However, when a cooperation agreement embraces a promise to dismiss or reduce charges, whether the promise is authorized and enforceable usually is a legal question reviewed de novo. (United States v. Flemmi (1st Cir.2000) 225 F.3d 78, 84 (Flemmi ) [whether FBI agents could promise defendant use and derivative immunity was “a pure question of law”]; see Thomas v. Immigration and Naturalization Service (9th Cir.1994) 35 F.3d 1332, 1337-1341 (Thomas ) [due process claim focusing on whether federal prosecutor had authority to make promise about disposition of immigration proceedings reviewed de novo].)
A trial court's determination as to the appropriate remedy for breach of a cooperation agreement, i.e., dismissal of the charge or some other sanction, generally is reviewed for abuse of discretion. (United States v. Williams (9th Cir.1986) 780 F.2d 802, 803 (Williams ).) A court abuses its discretion if it applies incorrect legal principles, as well as when its decision exceeds the bounds of reason. (Westside Commission for Independent Living, Inc. v. Obledo (1983) 33 Cal.3d 348, 355 [188 Cal.Rptr. 873, 657 P .2d 365]; Miyamoto v. Department of Motor Vehicles (2009) 176 Cal .App.4th 1210, 1218 [98 Cal.Rptr.3d 459].)
We begin by reviewing some basic principles about prosecutorial promises, on the one hand, and cooperation agreements, on the other. A formal grant of immunity conferred by a prosecutor must be honored. (See Kastigar v. United States (1972) 406 U.S. 441, 460; Griego v. Superior Court, supra, 80 Cal.App.4th at p. 574.) A prosecutor's promise, accepted by a defendant in consideration of a change of plea, likewise must be honored. (See Santobello v. New York (1971) 404 U.S. 257, 262 (Santobello ); Thomas, supra, 35 F.3d at p. 1337 [“It has long been the law that the government's failure to keep a commitment which induces a guilty plea requires that judgment be vacated and the case remanded.”].)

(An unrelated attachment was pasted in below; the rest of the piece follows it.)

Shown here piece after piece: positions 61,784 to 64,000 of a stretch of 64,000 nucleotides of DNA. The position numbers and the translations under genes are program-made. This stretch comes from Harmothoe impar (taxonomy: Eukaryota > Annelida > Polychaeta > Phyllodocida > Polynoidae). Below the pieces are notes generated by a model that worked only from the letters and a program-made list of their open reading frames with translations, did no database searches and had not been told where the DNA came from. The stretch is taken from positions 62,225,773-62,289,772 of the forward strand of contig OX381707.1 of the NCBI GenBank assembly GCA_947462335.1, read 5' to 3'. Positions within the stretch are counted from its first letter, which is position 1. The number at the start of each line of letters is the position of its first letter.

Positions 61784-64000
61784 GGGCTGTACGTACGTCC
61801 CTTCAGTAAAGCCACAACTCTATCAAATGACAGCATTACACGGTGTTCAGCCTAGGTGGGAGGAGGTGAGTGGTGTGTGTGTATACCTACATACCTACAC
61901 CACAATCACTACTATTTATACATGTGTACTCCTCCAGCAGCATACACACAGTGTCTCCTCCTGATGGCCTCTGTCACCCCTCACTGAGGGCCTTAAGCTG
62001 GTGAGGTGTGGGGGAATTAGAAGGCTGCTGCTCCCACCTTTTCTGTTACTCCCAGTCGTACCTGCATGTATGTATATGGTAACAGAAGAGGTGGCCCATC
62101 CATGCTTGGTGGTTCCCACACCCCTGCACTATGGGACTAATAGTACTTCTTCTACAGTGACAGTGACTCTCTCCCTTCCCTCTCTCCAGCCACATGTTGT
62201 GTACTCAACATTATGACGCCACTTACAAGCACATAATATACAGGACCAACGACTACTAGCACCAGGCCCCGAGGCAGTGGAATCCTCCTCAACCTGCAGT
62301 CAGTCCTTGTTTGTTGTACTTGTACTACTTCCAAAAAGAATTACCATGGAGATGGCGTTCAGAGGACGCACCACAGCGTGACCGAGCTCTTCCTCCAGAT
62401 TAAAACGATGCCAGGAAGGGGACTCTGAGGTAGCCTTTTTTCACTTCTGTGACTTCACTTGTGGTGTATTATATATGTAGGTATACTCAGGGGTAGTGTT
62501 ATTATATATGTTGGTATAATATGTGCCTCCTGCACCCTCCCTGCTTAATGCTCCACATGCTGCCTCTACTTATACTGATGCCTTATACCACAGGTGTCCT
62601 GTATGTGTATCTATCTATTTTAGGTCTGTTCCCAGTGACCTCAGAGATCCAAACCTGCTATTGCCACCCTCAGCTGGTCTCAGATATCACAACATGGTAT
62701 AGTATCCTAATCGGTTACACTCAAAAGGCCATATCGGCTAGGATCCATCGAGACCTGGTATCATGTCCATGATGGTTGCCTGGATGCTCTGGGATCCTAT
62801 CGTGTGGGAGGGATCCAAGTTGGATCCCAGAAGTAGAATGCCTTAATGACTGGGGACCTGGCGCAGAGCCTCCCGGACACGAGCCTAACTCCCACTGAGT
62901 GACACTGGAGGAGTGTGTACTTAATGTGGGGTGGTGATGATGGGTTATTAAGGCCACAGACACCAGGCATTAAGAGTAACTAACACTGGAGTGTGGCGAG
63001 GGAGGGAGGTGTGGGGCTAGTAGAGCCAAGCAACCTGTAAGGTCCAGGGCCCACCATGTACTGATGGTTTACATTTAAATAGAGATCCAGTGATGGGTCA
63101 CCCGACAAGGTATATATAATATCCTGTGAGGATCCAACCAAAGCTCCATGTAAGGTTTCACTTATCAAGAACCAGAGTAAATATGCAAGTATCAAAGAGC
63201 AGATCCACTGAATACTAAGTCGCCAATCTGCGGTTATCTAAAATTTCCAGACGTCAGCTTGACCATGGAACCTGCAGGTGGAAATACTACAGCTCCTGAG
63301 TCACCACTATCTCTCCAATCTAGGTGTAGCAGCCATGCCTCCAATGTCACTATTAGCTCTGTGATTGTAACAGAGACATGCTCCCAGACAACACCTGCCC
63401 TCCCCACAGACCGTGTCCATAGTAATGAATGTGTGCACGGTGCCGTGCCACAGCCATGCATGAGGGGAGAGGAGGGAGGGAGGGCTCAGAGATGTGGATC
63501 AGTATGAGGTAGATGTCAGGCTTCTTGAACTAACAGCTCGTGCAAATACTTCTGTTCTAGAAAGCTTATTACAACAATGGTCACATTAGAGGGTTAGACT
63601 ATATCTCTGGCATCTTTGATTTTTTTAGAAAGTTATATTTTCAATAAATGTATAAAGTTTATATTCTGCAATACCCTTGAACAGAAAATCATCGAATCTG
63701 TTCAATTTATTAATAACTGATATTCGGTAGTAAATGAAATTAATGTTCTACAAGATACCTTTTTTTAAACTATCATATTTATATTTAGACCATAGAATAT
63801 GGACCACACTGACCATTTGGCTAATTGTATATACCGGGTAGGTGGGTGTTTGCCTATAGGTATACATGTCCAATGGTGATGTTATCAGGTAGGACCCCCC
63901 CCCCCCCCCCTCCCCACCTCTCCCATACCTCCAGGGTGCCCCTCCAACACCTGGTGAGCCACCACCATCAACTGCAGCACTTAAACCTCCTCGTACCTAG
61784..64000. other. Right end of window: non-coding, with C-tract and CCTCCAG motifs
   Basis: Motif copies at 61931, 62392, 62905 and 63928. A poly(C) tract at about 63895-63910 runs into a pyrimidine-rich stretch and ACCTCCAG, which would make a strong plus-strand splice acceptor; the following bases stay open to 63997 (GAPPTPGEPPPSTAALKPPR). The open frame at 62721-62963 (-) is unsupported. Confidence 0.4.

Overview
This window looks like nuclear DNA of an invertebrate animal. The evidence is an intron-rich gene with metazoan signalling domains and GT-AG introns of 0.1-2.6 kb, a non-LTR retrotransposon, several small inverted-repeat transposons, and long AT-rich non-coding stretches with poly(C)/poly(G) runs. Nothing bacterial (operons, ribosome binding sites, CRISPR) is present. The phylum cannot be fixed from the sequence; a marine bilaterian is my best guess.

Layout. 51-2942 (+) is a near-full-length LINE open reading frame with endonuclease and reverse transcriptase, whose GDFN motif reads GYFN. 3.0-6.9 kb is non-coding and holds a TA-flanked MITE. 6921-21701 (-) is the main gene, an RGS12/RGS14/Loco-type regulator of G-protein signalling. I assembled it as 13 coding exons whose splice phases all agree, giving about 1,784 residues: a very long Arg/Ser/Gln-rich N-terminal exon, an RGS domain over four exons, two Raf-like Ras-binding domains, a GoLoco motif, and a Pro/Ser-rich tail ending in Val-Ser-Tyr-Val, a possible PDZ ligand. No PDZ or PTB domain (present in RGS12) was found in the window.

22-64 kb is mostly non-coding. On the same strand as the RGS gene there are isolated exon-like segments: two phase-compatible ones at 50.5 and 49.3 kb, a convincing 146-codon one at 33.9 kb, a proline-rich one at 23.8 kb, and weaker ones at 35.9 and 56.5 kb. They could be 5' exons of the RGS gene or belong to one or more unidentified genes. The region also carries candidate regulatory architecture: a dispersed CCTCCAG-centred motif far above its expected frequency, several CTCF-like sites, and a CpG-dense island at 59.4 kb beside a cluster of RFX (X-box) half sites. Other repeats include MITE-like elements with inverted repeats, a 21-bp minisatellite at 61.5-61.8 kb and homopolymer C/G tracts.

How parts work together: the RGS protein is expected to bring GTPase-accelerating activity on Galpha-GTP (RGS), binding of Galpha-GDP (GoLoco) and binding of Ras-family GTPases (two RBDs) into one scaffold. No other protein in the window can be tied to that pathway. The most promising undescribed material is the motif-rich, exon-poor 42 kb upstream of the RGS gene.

A cooperation agreement, as discussed in the federal cases and as we discuss here, is different from these prosecutorial assurances in that it generally is an agreement between a defendant and a law enforcement agency. (See Flemmi, supra, 225 F.3d at p. 84.) However, a cooperation agreement is analogous to a plea agreement in a number of respects. (Thomas, supra, 35 F.3d at p. 1337.) Like a plea agreement, “[t]he government is held to the literal terms of [a cooperation] agreement, and ordinarily must bear responsibility for any lack of clarity.” (Ibid.) And, like a plea agreement, “an agreement to cooperate may be analyzed in terms of contract law standards.” (Carrillo, supra, 709 F.2d at p. 36.) However, the courts will not “follow blindly the law of contracts” where that body of law does “not provide a sufficient analogy or mode of analysis.” (Id. at pp. 36-37, fn. 1.)
“[A] defendant who seeks specifically to enforce a promise, whether contained in a plea agreement or a freestanding cooperation agreement, must show both that the promisor had actual authority to make the particular promise and that he (the defendant) detrimentally relied on it.” (Flemmi, supra, 225 F.3d at p. 84; accord, San Pedro v. United States (11th Cir.1996) 79 F.3d 1065, 1068 (San Pedro); Thomas, supra, 35 F.3d at p. 1337 [“Enforcement of the agreement requires that the person making the promise be authorized, and that the promisee rely on the promise to his detriment.”]; United States v. Fuzer (7th Cir.1994) 18 F.3d 517, 520-521; United States v. Streebing (6th Cir.1993) 987 F.2d 368, 372 (Streebing ).) “If either part of this showing fails, the promise is unenforceable.” (Flemmi, supra, 225 F.3d at p. 84; accord, San Pedro, supra, 79 F.3d at p. 1068; Streebing, supra, 987 F.2d at p. 372; Williams, supra, 780 F .2d at pp. 803-804.)